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Real-time feedforward and feedback lateralization in speech motor control

Poster D33 in Poster Session D with Social Hour, Friday, October 7, 5:30 - 7:15 pm EDT, Millennium Hall
Also presenting in Poster Slam D, Friday, October 7, 5:15 - 5:30 pm EDT, Regency Ballroom

Francesco Mantegna1, Joan Orpella1, David Poeppel1,2; 1New York University, 2Ernst Struengmann Institute

Speaking requires the accurate coordination of multiple articulators at fast temporal rates. The ease with which we speak belies the complexity of the motor task. One foundational hypothesis is that speaking feels effortless because we use both feedforward and feedback mechanisms that allow us to anticipate the sensory consequences of speech and apply corrections as needed. The State Feedback Control (SFC) model suggests that these control mechanisms can be deployed not only when speech movements are executed but also in the absence of movement. In other words, feedforward and feedback mechanisms can be based on the external as well as the internal estimation of speech consequences. This internal estimation is crucial for many cognitive tasks such as motor preparation, internal rehearsal, and sensory prediction. Although feedback perturbation studies provide indirect evidence in the context of external estimation, direct evidence for both internal and external estimation is largely lacking. Speech imagery is an ideal tool for investigating speech motor control, assuming that it involves the same stages associated with overt speech except for motor execution. Here, we use speech imagery and magnetoencephalography to investigate the temporal dynamics underlying the internal estimation process. In particular, because of the distributed nature of the computational tasks (i.e., interregional communication between motor and sensory areas) we investigated how functional connectivity unfolds over time. Participants (N=45) imagined isolated syllables immediately after visual cue presentation. In line with the limb motor control literature, we observed that imagined speech was associated with alpha-beta power suppression with respect to the baseline, arguably reflecting internal motor execution. We considered this spectral signature as a reference, and we expected to find connectivity patterns reflecting feedforward and feedback control in the preceding and following time-windows, respectively. We measured functional connectivity across multiple regions in the peri-Sylvian language network in different frequency bands. We used a connectivity measure (weighted phase lag index) which accounts for the volume conductance problem inherent to electrophysiological measurements. Then, we identified network components that were consistent across subjects using non-negative matrix factorization. Our results reveal that alpha/beta power suppression was preceded by a left-lateralized network component in alpha and beta bands and was followed by a right-lateralized network component in the gamma band. The variance explained by these two network components in the current dataset was significantly higher than a control dataset obtained using surrogates having the same spectral properties but randomized phase relationships. The observed lateralization pattern is in line with an emerging trend in the literature suggesting that feedforward control is left-lateralized while feedback control is right-lateralized. Moreover, the spectral profiles of the observed connectivity patterns are consistent with the biophysical implementation proposed for the predictive coding model. Overall, our findings support the SFC model by showing that feedforward and feedback control mechanisms are used for internal estimation during speech imagery. Moreover, we provide, to our knowledge for the first time, a time-resolved characterization of the functional connectivity network underlying internal estimation processes.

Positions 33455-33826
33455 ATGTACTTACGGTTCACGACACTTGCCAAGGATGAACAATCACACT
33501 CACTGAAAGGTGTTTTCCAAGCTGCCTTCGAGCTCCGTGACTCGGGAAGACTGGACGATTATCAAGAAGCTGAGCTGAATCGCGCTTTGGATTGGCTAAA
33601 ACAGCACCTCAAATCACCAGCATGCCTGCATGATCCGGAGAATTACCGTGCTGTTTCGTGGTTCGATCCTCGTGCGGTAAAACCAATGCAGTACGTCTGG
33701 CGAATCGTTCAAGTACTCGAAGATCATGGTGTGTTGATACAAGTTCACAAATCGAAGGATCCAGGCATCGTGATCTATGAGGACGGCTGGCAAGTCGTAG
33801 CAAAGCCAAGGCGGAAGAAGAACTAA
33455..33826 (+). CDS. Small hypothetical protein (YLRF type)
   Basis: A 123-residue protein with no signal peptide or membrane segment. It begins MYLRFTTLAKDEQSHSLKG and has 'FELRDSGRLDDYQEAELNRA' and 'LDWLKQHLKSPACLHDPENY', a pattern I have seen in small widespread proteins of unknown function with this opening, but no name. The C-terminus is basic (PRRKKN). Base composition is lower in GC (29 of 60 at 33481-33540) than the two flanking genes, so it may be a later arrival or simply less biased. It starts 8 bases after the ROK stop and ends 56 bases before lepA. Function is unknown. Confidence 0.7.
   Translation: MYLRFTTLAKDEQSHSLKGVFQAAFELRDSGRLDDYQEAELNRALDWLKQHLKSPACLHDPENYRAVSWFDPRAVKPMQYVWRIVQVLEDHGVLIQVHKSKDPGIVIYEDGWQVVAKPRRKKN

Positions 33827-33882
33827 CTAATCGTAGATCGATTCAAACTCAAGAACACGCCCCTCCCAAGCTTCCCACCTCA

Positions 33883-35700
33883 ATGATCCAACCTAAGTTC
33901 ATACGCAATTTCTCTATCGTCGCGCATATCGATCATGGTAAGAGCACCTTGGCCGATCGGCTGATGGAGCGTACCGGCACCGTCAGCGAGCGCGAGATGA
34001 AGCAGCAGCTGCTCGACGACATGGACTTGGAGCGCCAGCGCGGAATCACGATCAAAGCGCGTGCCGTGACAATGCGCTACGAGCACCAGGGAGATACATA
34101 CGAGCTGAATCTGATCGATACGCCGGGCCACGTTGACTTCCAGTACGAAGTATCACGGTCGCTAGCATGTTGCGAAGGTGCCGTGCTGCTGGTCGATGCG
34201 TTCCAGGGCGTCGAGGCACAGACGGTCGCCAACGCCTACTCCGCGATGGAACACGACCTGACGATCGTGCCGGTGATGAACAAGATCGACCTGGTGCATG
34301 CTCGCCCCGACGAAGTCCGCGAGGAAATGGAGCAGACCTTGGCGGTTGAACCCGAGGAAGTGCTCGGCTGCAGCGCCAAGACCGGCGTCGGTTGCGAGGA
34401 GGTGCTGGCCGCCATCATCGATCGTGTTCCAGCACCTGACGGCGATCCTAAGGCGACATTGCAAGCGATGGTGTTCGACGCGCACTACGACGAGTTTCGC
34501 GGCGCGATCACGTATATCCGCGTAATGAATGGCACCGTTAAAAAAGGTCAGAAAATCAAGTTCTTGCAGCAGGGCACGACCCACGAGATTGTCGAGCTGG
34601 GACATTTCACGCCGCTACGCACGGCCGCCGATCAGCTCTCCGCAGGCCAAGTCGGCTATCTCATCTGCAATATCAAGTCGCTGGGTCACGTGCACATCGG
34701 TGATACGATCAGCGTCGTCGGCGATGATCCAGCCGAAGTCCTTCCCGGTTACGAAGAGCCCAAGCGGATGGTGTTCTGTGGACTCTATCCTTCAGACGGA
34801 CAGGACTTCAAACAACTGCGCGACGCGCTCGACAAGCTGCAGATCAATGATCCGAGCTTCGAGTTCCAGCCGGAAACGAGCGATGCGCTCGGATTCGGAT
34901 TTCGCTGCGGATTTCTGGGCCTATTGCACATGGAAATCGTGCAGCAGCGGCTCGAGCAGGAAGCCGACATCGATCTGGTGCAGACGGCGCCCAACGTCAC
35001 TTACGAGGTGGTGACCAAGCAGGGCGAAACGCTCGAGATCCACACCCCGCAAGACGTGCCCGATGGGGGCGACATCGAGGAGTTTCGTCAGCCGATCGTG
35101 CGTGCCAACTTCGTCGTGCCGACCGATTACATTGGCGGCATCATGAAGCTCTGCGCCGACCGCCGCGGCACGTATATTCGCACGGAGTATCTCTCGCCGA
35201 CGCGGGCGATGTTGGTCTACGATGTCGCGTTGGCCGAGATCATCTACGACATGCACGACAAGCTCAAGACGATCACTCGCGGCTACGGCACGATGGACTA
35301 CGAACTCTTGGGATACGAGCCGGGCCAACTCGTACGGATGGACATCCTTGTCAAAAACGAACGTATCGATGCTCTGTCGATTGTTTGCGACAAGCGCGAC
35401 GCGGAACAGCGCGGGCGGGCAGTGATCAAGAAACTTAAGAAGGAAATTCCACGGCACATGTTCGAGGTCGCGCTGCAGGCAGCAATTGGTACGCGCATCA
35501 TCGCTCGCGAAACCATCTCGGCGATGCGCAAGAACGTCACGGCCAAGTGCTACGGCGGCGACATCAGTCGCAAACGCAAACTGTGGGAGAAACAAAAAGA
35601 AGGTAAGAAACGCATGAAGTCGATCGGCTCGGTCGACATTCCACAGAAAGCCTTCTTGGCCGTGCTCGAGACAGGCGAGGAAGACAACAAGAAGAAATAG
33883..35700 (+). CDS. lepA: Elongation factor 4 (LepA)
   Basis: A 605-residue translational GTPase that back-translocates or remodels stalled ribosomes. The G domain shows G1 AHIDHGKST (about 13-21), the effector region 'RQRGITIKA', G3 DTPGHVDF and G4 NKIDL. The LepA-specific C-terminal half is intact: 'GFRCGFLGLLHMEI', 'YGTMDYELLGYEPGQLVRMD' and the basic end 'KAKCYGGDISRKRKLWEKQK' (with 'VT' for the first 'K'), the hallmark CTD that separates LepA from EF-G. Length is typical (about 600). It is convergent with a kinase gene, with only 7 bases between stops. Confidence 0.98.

Topic Areas: Speech Motor Control, Language Production

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